The Department of Justice (DOJ) has stepped into a lawsuit brought by a Mississippi church challenging the city of Greenville’s stay-at-home ban on its “drive-in” church services. In a brief to the court supporting Temple Baptist Church, DOJ officials argue that the inclusion of drive-in religious services in the no-gathering order violates the church’s religious liberty rights because similar non-religious gatherings are allowed to continue.
The Justice Department’s filing did acknowledge that during an emergency, “courts owe substantial deference to government actions,” and quoted a 1944 Supreme Court opinion’s holding that “[t]he right to practice religion freely does not include the liberty to expose the community . . . to communicable disease.” But the brief argued that the restrictions here do not pass religious liberty tests established by either the Constitution or the Mississippi Religious Freedom Restoration Act.
“[I]t s unclear,” the brief concluded, “why prohibiting these [drive-in] services is the least restrictive means of protecting public health, especially if, as alleged in the complaint, the city allows other conduct that would appear to pose an equal—if not greater—risk.”
Meanwhile, other cases across the country are addressing the tension between public health emergency orders and religious liberty rights. Here is a brief rundown:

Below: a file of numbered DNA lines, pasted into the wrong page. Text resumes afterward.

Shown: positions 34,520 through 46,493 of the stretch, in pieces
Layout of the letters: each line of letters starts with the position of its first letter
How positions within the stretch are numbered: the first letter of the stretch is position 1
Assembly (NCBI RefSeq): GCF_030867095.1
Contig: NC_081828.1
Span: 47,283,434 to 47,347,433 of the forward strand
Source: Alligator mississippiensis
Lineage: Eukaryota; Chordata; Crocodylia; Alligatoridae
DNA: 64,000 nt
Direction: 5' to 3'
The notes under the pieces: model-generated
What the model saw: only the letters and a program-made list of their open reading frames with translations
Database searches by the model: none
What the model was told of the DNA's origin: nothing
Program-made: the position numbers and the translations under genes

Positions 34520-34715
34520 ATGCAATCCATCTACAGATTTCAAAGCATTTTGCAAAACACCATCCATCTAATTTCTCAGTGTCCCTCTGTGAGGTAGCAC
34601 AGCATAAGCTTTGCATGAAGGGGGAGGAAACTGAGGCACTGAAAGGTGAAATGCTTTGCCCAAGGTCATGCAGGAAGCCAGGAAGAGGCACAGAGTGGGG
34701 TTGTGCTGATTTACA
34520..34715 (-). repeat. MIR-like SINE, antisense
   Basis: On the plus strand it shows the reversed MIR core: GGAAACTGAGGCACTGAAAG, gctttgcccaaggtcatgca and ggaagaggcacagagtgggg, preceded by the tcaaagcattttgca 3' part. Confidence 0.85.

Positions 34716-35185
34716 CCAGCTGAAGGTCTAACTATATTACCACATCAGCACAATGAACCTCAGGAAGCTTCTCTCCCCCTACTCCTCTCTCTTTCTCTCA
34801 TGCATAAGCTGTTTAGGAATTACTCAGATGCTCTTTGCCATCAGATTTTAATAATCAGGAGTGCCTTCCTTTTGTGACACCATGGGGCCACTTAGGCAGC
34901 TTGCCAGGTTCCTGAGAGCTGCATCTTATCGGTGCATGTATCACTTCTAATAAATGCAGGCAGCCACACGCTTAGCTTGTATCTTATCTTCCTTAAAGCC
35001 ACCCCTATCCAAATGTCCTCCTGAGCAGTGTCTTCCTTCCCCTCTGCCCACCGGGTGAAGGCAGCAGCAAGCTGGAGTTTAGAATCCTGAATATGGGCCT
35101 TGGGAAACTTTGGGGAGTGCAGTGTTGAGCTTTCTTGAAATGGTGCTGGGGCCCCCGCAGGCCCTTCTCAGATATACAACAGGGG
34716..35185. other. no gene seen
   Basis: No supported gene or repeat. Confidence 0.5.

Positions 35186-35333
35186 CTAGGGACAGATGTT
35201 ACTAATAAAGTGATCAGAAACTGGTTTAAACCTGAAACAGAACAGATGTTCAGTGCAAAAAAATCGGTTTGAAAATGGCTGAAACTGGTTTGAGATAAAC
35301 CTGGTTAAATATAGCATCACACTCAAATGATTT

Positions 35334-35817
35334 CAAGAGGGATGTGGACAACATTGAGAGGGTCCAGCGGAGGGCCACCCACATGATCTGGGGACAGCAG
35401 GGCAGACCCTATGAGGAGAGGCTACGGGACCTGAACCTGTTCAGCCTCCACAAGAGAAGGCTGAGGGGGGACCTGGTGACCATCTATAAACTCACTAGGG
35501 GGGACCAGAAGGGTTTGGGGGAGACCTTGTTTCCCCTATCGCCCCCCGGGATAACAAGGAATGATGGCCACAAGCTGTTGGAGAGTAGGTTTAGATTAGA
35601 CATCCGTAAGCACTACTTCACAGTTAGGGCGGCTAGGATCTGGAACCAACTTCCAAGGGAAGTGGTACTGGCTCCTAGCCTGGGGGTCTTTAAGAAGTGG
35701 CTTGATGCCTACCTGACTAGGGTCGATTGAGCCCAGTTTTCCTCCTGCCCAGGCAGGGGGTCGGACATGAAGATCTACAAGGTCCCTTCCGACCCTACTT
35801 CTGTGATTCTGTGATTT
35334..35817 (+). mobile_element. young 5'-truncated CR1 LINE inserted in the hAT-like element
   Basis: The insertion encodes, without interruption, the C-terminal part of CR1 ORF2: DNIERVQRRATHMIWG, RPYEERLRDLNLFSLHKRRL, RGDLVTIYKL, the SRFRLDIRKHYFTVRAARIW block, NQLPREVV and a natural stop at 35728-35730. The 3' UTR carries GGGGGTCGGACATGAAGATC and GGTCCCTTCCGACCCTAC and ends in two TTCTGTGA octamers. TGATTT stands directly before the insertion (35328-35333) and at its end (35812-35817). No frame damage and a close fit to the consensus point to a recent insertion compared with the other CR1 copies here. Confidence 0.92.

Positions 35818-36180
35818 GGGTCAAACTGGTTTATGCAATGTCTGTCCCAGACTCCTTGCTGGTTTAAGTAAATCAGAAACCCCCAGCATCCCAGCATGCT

In Virginia, a state court judge denied a church’s request for an injunction that would protect church services from the governor’s order banning gatherings of more than 10 people. According to the Associated Press, two federal lawsuits challenging the order have also been filed.
Three churches in California have filed suit in federal court to stop the governor’s order there from barring religious services.
In Kentucky, a federal judge raised eyebrows with an opinion issuing a temporary restraining order against the city of Louisville to protect a drive-in church service there. The court characterized the mayor’s action as “criminaliz[ing] the communal celebration of Easter.”
Pastors in Texas have petitioned the state’s Supreme Court to review an order issued by a Harris County judge that classifies religious services as non-essential and thus not exempted from a stay-at-home order there.
Via Religion Clause, a New Mexico church has filed suit against the governor’s order restricting gatherings. Live-streaming their services, they claim, would require a staff of 30 in violation of the law.
And in Kansas, following an extraordinary emergency teleconference hearing on Saturday morning, the state’s Supreme Court issued a unanimous ruling upholding the governor’s ban on in-person religious services. Importantly, religious liberty issues were not before the court. It ruled that a legislative council lacked the authority under state law to overturn the governor’s order. Religious liberty claims, the court noted, would have to be raised by a different plaintiff.
Similar cases seem certain to continue rolling in. Stay tuned.